Somewhere in Italy, an ibex with its young, stands at the bottom of a steep wall and looks up. She sees what she wants.
She starts a slow climb up that wall. With just small crevices and delicate footholds, the wall is formidable, even for an ibex. The young is still learning the trick. It will go wherever its mother goes.
The pair scales that wall slowly and reach their destination: a patch of salt, exposed through erosion and water action. Yes, water action because the wall is that of a dam that is holding up water on the other side. Did I say it is steep? Why this apparent insanity? The salt and minerals found in that patch are essential nutrients for the ibex’s survival.
You can view the 4-minute BBC clip that provides a breathtaking account of this excursion.
One word describes the trait that the ibex exhibits: Undaunted.
Undaunted, but not foolish. The same clip shows that several ibexes are at this endeavor as that wall offers salt likely in several patches. Hooves do lose their grips at times; calamity doesn’t ensue because the failure of one hoof is compensated by the firm hold of another.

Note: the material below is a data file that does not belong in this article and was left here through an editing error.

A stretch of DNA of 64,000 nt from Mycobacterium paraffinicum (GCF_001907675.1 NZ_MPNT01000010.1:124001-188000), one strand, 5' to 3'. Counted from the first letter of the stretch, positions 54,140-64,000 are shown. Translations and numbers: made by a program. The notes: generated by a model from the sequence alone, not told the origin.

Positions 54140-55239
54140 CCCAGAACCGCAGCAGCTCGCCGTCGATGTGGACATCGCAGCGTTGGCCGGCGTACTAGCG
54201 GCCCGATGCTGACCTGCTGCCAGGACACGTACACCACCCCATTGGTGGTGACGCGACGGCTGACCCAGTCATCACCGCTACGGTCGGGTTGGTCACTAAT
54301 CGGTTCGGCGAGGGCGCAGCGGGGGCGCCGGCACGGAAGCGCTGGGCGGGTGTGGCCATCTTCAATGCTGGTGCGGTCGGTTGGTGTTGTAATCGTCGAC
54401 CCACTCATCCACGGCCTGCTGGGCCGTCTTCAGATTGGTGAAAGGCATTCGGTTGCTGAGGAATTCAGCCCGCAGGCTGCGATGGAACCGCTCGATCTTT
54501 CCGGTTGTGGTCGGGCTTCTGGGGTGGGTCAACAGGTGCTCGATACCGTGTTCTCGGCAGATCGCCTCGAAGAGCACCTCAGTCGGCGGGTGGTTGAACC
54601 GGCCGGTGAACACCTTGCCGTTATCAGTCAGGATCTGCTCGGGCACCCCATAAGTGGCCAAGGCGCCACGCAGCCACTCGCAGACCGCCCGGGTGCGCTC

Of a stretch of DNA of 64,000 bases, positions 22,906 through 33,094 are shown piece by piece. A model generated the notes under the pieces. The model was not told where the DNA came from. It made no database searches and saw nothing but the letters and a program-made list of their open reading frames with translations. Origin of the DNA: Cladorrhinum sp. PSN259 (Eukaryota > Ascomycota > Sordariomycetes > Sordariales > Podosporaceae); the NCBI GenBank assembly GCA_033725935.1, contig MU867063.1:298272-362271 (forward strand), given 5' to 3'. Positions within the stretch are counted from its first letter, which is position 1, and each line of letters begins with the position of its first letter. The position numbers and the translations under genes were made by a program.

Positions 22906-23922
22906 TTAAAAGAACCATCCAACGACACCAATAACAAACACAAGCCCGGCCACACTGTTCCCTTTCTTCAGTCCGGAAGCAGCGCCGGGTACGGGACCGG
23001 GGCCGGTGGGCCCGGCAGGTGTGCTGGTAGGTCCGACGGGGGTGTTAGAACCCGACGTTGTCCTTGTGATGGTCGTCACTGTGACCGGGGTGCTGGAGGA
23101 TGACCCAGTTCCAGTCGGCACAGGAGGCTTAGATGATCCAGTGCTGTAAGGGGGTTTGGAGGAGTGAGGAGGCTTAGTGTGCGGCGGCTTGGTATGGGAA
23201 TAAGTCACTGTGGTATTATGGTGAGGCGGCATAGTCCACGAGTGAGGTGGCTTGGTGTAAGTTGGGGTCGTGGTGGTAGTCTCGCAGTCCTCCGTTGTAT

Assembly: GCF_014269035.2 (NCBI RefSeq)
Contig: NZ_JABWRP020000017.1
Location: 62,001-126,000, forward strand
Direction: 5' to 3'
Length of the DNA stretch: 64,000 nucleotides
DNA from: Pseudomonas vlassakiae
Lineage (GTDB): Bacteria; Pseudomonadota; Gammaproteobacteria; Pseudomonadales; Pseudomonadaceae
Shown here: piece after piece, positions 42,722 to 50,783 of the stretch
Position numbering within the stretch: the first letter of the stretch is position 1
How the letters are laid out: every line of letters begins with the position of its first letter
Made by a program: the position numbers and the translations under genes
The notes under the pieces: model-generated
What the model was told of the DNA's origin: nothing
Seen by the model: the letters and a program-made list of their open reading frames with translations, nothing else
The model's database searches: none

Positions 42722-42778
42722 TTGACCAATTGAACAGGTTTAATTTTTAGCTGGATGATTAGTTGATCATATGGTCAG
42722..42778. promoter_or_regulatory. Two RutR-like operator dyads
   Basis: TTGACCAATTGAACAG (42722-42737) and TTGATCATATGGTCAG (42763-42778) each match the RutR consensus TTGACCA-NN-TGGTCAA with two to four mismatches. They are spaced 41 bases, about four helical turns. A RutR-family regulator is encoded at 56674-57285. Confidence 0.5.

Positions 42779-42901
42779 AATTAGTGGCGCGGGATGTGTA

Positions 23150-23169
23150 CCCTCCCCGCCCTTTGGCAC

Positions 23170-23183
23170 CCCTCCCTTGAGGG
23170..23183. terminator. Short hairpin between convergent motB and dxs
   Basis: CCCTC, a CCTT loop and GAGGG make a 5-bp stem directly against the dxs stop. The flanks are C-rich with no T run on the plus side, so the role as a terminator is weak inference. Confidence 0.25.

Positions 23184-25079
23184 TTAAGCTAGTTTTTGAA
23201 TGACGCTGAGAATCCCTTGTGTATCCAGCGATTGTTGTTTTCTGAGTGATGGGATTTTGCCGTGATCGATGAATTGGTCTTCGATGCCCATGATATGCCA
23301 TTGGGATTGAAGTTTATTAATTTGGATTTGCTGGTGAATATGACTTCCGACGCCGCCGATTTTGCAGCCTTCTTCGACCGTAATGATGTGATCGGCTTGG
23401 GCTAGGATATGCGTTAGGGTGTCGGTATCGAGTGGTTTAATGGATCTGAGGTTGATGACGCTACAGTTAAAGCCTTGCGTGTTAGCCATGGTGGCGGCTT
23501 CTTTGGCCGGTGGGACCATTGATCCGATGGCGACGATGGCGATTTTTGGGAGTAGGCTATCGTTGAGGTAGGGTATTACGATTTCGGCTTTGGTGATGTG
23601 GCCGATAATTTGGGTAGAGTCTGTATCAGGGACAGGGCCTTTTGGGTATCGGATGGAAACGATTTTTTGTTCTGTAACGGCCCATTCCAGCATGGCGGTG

What make it work for the ibex are the singular goal that propels the goat, reliable tools in the form of hooves that grip the scant footholds, a fail-safe operation in having four hooves at work, and the confidence in its own abilities, thereby being undaunted.
We can emulate the same conditions in our lives. I, for one, am applying the parallels to my quest in understanding swing trading of stocks as a personal finance venture.
With a possibly insane profitability that provides the propulsion, the ascent to it is formidable on the first look. Check my article, “Why Trading is a Zero-sum Game and Why it Still Attracts So Many Players” to see why it is daunting.
In future posts, we will explore ways we can become ibex-like: undaunted.
P. Venkat Raman
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